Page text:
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The privacy issues of the day.

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Thursday, April 21, 2005

Today's Top Privacy Stories:

U.K. Court Lifts Veil on 33 More File Sharers CNet - April 20, 2005

The U.K. record industry has announced that it has won a court order to force Internet service providers to reveal the identities of 33 suspected file sharers. Five ISPs will now have just days to turn over the details of the suspected file swappers, who the British Phonographic Industry claims have posted 72,000 music files to the Internet illegally. The BPI is pursuing the 33 people for compensation.

Yahoo! Provides Family with e-mail Account of Marine Killed in Iraq SiliconValley.com - April 21, 2005

E-mail provider Yahoo! has pledged to give the family of a Marine killed in Iraq full access to their son's e-mail account, ending a court battle that began after his parents sought messages he wrote before his death.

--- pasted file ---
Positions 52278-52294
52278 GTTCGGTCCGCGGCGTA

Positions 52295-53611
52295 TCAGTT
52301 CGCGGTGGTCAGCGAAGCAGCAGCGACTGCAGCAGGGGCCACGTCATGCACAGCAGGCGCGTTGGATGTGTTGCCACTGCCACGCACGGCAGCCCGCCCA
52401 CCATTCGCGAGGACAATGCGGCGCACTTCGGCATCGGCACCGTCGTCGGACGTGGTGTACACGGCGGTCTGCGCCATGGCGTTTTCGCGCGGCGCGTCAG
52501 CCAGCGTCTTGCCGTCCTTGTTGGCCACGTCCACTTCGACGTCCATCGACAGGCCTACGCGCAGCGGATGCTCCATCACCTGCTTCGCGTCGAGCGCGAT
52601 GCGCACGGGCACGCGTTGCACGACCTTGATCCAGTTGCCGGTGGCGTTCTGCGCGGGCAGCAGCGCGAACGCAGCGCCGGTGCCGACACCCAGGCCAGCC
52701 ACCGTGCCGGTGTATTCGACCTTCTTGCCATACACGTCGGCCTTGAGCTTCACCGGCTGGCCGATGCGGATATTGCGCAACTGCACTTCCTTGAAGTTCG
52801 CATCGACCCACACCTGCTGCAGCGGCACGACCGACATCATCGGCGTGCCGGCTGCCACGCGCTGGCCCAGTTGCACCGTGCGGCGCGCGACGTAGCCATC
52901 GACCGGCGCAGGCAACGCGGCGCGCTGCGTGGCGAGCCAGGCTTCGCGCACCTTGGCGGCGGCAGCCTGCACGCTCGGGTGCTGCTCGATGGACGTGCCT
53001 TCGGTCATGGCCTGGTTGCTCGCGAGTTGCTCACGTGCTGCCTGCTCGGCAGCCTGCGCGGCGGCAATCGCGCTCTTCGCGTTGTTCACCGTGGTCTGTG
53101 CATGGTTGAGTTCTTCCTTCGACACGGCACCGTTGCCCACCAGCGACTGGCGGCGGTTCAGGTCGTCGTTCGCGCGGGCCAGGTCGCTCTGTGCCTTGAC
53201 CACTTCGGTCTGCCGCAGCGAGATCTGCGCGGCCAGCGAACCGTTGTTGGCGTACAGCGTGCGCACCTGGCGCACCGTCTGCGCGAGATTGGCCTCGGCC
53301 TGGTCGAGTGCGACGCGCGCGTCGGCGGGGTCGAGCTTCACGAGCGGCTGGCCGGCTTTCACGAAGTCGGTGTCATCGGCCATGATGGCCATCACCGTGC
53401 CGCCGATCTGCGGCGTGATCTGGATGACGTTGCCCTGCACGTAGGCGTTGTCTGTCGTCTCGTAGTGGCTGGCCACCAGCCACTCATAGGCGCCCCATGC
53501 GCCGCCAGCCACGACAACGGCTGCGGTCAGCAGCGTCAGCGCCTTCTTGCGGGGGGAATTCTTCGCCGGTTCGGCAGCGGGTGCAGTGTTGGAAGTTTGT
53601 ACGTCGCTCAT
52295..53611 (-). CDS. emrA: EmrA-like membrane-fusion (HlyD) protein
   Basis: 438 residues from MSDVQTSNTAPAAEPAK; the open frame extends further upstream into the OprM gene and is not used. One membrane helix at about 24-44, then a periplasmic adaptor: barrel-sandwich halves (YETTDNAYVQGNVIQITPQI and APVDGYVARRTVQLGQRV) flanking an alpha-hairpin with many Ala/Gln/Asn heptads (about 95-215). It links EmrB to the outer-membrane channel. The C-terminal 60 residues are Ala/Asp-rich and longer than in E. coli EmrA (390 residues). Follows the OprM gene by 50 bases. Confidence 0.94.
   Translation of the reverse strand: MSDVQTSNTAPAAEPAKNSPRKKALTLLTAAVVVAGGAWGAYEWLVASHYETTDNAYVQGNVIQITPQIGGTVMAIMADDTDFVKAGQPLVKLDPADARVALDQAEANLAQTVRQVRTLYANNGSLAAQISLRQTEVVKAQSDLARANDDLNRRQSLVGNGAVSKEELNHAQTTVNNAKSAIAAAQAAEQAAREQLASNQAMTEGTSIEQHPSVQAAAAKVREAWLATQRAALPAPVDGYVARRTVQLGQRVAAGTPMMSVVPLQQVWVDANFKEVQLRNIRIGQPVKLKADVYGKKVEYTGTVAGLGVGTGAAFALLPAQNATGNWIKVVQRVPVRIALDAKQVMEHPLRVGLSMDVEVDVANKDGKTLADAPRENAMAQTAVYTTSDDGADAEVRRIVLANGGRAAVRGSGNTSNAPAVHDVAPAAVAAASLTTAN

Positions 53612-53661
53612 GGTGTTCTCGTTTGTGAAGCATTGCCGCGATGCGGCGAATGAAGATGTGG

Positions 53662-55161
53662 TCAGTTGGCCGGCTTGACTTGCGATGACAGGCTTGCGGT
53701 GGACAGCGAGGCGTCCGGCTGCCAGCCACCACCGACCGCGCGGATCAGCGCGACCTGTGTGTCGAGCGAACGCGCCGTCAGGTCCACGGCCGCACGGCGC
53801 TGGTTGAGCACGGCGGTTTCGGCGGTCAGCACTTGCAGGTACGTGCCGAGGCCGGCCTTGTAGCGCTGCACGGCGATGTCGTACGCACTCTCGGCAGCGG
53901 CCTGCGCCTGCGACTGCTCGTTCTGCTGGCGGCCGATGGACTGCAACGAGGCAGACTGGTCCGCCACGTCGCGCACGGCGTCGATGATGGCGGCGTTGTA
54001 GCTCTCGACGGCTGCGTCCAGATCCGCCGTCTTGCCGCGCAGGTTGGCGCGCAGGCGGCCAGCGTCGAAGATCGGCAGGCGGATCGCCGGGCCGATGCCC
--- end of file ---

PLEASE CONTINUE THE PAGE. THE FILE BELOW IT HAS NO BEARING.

File-sharers Facing Spam Attacks BBC - April 21, 2005

Start-up Blue Security has found that junk mailers are actively harvesting and spamming e-mail addresses they find on file-sharing networks. The address books they are exploiting are inadvertently being shared on the peer-to-peer networks by novice users.

Google Launches Personal History Feature New York Times - April 21, 2005

Google Inc. is experimenting with a new feature that enables the users of its online search engine to see all of their past search requests and results, creating a computer peephole that could prove as embarrassing as it is helpful.

AOL to Block Identity Theft Sites Reuters - April 20, 2005

America Online on Wednesday is expected to unveil plans to block identity theft sites and monitor suspected Web sites around the clock.The online unit of Time Warner Inc. struck a partnership with Cyota, a New York-based online security company, to help identify and block sites imitating legitimate companies, such as banks that are suspected of soliciting personal information, or "phishing."

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